Are passengers in automobiles “using” those vehicles? If a recent decision at the British Columbia Court of Appeal stands, they indeed are — and that legislative interpretation could have repercussions for the auto insurance industry.
In a decision passed down yesterday by the BCCA, Felix v. ICBC, the court was called upon to determine whether a passenger who grabbed the steering wheel, causing a crash and injuring the driver, was indemnified under B.C.’s public insurance scheme.
The incident occurred in July 2006, as the appellant, Marnetta Felix, drove her drunken and argumentative boyfriend, Kevin Hearne, home on the highway. A couple of times, Hearne grabbed the steering wheel, apparently trying to scare his girlfriend.
When he grabbed the wheel the third time, however, Hearne pulled it and crashed the car, killing himself and seriously injuring Felix.
What did legislature intend?
Felix sued Hearne’s estate and won a judgment of $792,000 plus costs and then brought an action against the Insurance Corporation of British Columbia for indemnification. The B.C. Supreme Court, however, sided with the public insurance administrator, citing specific regulations that seemingly exclude such incidents.
That decision was struck down yesterday by the BCCA in a unanimous ruling written by Justice Elizabeth Bennett, who expanded the contextual scope of the case by citing continual amendments indicating the legislature’s intent to provide universal, comprehensive coverage in all incidents involving motor vehicles.
In 1975, for example, the province’s regulations defined an insured person as “a [licensed] driver . . . who operates or drives . . . with consent”; in 1984, the licensing requirement was dropped and the definition was broadened as “an individual who with . . . consent . . . operates the vehicle”; and in 2001, the definition was broadened further as “an individual who with consent . . . uses or operates the vehicle.”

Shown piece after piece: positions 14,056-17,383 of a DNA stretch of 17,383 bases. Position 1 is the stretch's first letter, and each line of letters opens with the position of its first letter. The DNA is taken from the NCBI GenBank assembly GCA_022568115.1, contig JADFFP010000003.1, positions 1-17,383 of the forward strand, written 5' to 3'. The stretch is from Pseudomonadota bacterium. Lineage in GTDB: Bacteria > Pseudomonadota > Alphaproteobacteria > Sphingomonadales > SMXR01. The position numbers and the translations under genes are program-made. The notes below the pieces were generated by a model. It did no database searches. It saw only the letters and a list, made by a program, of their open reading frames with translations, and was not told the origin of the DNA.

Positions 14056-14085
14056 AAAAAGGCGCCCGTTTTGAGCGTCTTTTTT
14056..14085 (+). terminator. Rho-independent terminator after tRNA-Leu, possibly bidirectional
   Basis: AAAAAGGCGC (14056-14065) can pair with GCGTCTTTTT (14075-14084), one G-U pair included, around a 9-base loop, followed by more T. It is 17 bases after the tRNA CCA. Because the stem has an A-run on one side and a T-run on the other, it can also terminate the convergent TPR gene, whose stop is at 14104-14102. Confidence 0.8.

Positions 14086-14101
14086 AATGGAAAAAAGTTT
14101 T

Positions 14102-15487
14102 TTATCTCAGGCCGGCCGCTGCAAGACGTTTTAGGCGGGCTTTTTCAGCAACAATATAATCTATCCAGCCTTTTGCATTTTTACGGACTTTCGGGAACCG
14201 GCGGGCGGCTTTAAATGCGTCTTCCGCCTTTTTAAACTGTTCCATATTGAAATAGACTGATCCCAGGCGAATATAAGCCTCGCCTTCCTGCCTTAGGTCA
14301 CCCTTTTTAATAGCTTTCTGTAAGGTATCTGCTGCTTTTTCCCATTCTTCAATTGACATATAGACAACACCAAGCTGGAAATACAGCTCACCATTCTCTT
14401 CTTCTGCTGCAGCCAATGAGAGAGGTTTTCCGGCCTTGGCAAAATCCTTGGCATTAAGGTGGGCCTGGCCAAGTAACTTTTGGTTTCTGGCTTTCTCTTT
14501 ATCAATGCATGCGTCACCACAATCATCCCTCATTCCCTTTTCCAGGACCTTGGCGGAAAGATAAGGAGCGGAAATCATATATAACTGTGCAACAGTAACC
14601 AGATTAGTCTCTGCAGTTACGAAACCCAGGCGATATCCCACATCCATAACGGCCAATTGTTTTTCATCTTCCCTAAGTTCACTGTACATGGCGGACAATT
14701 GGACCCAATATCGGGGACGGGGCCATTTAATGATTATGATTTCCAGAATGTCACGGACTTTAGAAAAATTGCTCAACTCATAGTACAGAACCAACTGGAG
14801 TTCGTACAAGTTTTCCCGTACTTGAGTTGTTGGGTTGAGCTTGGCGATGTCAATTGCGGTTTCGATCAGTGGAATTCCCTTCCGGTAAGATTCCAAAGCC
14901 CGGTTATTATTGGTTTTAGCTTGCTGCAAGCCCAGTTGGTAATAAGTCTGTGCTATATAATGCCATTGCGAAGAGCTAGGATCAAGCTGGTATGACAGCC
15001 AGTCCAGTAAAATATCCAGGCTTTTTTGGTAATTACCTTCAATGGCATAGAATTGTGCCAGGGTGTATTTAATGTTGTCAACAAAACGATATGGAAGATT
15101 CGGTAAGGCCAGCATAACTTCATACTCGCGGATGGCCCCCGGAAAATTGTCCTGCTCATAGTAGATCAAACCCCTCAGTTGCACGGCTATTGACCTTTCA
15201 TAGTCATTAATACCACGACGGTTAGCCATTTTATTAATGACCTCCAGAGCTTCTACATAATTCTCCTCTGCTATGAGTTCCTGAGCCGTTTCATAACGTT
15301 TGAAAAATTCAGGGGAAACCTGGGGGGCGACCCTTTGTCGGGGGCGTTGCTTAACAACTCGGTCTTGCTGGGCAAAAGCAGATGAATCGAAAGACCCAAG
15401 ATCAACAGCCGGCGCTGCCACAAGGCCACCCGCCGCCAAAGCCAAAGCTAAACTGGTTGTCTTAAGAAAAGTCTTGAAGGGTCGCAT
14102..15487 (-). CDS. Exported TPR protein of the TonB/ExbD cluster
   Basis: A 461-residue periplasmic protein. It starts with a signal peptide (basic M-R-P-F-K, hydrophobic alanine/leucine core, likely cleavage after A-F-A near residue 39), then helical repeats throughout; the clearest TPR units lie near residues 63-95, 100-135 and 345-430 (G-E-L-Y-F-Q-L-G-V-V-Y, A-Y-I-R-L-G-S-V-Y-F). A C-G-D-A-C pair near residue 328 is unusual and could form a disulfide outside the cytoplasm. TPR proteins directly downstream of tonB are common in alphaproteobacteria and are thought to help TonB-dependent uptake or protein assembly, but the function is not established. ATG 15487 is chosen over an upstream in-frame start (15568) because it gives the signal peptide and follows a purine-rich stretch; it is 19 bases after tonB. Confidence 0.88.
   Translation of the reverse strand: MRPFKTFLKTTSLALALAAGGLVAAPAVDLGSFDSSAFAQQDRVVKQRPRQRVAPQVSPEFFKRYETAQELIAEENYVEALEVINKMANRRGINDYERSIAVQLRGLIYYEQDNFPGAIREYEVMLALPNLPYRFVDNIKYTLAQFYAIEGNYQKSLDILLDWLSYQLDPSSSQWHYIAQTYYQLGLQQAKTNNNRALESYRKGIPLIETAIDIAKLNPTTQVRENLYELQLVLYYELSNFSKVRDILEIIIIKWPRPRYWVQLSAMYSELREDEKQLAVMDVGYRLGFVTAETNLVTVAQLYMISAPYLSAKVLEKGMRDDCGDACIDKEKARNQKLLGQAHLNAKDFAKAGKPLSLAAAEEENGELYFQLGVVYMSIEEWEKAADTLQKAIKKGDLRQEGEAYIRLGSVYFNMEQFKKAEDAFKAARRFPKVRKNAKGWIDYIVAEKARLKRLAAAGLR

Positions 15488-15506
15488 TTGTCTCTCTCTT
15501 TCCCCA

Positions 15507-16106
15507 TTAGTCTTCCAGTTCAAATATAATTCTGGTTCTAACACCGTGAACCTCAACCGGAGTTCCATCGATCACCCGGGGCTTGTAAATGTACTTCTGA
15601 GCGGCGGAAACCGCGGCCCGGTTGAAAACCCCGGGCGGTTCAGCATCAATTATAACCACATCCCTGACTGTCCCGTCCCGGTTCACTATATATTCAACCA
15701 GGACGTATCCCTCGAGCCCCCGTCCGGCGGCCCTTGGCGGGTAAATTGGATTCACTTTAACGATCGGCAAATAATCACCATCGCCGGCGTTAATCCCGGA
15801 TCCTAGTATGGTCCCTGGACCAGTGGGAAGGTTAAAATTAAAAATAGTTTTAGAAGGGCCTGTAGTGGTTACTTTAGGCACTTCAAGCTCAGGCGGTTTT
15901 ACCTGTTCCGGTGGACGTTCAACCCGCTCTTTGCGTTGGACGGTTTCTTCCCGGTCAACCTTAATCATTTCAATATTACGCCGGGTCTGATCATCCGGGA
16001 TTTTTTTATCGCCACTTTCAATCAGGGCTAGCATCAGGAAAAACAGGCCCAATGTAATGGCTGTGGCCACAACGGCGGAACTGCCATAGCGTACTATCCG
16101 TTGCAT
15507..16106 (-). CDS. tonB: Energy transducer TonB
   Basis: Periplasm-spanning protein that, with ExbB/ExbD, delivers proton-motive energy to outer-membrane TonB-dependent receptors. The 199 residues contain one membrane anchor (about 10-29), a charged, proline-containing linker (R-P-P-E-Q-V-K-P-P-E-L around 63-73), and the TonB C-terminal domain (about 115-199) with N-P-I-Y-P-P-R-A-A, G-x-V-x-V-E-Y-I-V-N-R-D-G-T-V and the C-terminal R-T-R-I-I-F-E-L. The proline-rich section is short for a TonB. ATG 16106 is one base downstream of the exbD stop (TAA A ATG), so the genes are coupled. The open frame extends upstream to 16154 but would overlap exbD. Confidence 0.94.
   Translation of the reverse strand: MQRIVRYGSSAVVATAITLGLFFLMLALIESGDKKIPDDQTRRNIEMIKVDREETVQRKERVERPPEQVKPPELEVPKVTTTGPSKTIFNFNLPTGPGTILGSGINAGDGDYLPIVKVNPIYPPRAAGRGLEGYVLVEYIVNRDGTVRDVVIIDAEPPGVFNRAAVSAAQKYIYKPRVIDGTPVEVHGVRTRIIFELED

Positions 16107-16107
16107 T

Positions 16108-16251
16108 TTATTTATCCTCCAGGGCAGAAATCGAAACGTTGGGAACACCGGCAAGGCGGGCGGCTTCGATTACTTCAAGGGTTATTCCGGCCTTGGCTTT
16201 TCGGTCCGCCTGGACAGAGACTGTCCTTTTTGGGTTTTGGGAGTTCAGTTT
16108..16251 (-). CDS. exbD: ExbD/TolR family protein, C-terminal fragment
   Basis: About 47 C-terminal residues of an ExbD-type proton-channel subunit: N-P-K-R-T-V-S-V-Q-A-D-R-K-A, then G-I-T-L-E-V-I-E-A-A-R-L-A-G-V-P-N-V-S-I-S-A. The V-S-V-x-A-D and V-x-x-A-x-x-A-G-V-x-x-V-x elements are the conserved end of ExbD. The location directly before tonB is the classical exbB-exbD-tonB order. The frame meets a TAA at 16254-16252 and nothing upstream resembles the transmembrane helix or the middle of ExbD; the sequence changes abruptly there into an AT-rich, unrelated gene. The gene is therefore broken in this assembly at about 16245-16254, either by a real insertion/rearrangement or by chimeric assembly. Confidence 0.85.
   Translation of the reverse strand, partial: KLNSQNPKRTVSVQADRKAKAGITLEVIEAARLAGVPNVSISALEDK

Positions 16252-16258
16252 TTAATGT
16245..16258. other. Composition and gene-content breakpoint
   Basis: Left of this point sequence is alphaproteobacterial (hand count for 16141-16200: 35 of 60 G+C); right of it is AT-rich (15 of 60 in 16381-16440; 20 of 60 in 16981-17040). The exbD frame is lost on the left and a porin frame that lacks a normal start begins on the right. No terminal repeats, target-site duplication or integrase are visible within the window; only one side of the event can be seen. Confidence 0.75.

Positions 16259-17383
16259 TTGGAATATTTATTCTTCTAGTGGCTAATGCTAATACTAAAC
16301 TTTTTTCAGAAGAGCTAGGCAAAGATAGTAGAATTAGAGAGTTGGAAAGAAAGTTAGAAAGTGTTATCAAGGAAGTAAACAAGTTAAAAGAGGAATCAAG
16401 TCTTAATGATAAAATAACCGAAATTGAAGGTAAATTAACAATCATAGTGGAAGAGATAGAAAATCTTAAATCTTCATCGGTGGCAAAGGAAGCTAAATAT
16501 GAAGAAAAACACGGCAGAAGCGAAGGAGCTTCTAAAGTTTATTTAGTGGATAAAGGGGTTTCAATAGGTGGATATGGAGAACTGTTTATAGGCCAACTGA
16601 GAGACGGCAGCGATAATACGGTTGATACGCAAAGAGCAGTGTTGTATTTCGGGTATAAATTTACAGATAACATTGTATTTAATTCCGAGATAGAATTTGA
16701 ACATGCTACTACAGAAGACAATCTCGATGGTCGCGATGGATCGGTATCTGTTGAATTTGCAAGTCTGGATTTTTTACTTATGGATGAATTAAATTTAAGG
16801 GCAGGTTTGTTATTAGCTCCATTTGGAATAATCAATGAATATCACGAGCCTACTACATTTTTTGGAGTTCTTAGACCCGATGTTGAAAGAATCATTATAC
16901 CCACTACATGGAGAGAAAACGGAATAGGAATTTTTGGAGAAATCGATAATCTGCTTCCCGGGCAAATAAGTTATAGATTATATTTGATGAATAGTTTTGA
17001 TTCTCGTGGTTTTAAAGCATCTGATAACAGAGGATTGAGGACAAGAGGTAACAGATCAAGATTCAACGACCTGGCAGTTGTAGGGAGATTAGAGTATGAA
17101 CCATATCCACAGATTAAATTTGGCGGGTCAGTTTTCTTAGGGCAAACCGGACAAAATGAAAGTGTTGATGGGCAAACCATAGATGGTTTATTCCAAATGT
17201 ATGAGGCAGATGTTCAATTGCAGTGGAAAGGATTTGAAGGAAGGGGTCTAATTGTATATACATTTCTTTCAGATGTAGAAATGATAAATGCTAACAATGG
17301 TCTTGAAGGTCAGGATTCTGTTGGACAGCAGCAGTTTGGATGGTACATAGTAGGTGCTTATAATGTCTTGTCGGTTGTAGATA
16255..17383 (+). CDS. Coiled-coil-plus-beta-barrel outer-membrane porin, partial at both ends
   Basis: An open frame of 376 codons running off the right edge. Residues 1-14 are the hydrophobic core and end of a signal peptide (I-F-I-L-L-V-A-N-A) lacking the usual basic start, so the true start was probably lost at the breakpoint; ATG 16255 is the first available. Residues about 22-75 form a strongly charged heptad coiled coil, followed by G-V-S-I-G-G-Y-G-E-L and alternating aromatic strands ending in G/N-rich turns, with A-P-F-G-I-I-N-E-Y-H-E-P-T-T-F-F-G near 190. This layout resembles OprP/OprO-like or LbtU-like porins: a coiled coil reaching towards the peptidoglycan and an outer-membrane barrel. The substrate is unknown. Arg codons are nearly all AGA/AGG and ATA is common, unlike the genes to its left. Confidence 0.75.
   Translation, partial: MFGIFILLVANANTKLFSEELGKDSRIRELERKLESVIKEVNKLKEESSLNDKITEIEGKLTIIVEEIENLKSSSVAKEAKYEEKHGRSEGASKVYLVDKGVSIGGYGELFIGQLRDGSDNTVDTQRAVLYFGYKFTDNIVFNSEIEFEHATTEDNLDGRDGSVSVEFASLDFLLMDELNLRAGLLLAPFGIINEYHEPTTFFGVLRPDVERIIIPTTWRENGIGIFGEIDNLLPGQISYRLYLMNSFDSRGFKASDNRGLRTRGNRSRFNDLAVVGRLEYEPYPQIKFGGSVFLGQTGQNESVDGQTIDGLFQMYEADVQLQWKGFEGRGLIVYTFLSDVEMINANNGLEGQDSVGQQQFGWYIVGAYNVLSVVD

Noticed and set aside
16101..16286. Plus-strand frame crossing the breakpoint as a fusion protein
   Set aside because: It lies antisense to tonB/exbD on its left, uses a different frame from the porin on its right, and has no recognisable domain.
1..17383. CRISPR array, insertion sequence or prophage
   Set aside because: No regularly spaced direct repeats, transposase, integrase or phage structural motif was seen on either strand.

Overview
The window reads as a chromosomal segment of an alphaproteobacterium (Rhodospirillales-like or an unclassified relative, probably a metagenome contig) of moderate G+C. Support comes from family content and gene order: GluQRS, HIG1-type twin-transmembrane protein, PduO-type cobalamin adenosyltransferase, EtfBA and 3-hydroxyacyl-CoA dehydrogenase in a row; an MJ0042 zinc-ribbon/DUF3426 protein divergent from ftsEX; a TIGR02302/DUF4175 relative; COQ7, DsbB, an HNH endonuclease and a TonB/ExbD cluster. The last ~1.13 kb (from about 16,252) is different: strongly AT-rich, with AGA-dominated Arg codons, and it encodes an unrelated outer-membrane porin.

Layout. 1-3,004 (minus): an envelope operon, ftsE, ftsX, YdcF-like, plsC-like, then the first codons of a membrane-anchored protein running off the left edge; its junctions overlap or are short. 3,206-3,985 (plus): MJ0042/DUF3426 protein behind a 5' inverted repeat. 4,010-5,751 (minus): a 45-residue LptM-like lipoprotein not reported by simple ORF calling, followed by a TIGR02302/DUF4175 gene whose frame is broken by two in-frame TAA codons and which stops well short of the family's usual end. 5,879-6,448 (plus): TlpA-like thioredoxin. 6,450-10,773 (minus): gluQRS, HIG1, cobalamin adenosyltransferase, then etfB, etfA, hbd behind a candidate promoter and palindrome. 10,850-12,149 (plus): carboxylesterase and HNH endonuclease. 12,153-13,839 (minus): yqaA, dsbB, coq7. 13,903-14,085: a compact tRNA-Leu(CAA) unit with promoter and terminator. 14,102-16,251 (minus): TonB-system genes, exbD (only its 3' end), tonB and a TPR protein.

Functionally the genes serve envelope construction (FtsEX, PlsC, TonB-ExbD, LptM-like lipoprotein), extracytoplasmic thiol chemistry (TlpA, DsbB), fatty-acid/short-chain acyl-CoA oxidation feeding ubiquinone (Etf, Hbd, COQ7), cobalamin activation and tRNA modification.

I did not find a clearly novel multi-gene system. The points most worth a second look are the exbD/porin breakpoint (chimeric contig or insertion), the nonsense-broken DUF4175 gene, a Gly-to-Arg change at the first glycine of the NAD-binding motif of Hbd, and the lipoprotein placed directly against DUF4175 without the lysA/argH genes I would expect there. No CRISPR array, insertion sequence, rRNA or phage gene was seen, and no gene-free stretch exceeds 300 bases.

The introduction of the word “uses,” to Bennett’s mind, demonstrates a clear intention by the province to include non-drivers in the vehicle.
“‘Use’ is general enough to include a passenger passively using a motor vehicle for transportation. . . . [The relevant provisions] exemplify the intention of the legislature to create a universal insurance scheme to address the identified public policy interest.”
Case law: unusual auto injuries
Bennett goes on to cite a couple of other cases where indemnification was provided in unusual motor vehicle incidents. In Citadel General Assurance v. Vytlingam, insurance was provided for a man who suffered injuries resulting from large rocks that had been dropped from an overpass. In Amos v. ICBC, meanwhile, a man was insured for injuries sustained during an attempted carjacking.
Douglas MacAdams, who represented Felix before the BCCA, says his case also benefited from the 2014 decision in Niedermeyer v. Charlton, in which a tour operator claimed he was absolved of liability in a car crash because his extreme-sports-loving passengers had signed a waiver. The courts, needless to say, disagreed.
“The court of appeal used that case as a way to speak lovingly and comprehensively about the B.C. automobile insurance program,” says MacAdams. “That certainly put the wind in my sails.”
These cases, coupled with amendments that have consistently broadened coverage for motor vehicle users in the province, were enough to win the day for the appellant.
“The word ‘use’ is to be considered in the context of the legislative scheme to provide ‘access to compensation for those who suffer losses’ as a result of a motor vehicle accident, along with the legislative history, context and jurisprudence noted above.”
“While a passenger, or user, in a moving automobile, Mr. Hearne grabbed the steering wheel causing the accident that led to Ms. Felix’s injuries. . . . There is, in my view, a clear unbroken chain of causation from his negligent act to her injuries.”
MacAdams says the decision clarifies law that has been “murky and contentious for many, many years, and to the benefit of the injured.” Further, he notes that it will have implications not only for public insurance schemes operating in B.C., Saskatchewan, Manitoba, and Quebec, but also for the private auto insurance industry.
“As I understand it,” he says, “most insurance documentation across the country includes some formula that has in it the word ‘use’ so I think, yes, lawyers in other provinces are going to pick up Felix and say, ‘Hey look at this.’”